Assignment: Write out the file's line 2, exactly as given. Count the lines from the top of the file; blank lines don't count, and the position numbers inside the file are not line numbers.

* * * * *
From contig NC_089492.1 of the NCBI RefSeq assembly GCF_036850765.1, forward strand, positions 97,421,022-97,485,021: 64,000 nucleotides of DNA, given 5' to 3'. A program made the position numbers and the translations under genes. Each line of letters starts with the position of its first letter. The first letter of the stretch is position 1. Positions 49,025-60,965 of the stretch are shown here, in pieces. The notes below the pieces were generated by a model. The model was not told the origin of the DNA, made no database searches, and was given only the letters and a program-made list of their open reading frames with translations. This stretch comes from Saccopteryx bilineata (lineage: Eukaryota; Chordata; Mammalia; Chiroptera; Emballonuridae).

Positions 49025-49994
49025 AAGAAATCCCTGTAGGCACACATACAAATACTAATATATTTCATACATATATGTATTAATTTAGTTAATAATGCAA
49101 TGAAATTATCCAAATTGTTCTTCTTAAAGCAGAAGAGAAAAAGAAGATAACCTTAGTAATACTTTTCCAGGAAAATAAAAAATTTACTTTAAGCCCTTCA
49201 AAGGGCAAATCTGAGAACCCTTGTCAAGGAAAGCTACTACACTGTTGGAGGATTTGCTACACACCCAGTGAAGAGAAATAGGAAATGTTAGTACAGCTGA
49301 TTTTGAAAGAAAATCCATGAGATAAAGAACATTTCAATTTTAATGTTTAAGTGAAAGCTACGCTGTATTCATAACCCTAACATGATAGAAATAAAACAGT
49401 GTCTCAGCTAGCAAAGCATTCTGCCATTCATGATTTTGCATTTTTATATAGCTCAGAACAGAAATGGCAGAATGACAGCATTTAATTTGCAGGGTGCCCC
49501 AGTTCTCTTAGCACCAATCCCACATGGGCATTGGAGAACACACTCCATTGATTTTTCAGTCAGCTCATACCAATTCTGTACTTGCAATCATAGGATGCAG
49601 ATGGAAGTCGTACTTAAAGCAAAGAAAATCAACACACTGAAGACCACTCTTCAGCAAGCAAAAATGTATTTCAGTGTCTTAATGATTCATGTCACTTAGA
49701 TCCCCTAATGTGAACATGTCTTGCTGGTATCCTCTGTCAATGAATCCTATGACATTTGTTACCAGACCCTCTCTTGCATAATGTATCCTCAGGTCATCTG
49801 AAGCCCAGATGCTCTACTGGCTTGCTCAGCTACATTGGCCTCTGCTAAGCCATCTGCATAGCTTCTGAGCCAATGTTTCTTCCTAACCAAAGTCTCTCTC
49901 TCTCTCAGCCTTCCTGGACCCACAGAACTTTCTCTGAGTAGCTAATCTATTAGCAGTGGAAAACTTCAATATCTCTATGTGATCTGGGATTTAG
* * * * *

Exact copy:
Positions 49025-49994